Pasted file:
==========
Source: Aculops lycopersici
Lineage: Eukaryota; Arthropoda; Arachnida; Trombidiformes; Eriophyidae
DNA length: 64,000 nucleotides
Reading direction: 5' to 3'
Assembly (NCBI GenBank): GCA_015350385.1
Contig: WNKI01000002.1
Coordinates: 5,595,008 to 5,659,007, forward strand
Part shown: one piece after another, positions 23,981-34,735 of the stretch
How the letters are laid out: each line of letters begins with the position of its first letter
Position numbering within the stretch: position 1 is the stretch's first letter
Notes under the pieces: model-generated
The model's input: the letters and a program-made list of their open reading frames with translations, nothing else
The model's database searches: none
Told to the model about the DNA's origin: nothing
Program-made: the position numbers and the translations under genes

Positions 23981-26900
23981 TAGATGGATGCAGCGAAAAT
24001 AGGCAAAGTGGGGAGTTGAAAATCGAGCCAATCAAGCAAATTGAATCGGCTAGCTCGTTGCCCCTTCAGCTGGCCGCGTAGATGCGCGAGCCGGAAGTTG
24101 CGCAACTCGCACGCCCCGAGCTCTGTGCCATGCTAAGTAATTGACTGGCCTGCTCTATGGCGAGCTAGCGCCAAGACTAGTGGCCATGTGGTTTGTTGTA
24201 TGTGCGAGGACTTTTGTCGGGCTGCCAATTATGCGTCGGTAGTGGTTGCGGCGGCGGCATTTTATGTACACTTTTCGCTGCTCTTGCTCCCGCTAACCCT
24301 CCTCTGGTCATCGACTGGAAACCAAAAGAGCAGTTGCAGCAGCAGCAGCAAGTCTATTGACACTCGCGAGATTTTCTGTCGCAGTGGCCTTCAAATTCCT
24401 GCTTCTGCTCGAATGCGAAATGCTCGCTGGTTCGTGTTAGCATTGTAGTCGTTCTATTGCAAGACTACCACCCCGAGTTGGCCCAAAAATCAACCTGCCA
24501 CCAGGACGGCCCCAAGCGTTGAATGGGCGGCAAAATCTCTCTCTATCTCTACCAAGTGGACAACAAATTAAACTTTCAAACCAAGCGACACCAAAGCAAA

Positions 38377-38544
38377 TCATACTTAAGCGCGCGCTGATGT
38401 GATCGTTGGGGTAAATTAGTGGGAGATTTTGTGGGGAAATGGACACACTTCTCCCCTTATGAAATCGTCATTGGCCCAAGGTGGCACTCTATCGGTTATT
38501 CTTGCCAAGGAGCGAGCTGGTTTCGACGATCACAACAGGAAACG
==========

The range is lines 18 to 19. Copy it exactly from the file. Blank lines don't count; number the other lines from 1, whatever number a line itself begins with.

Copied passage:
24001 AGGCAAAGTGGGGAGTTGAAAATCGAGCCAATCAAGCAAATTGAATCGGCTAGCTCGTTGCCCCTTCAGCTGGCCGCGTAGATGCGCGAGCCGGAAGTTG
24101 CGCAACTCGCACGCCCCGAGCTCTGTGCCATGCTAAGTAATTGACTGGCCTGCTCTATGGCGAGCTAGCGCCAAGACTAGTGGCCATGTGGTTTGTTGTA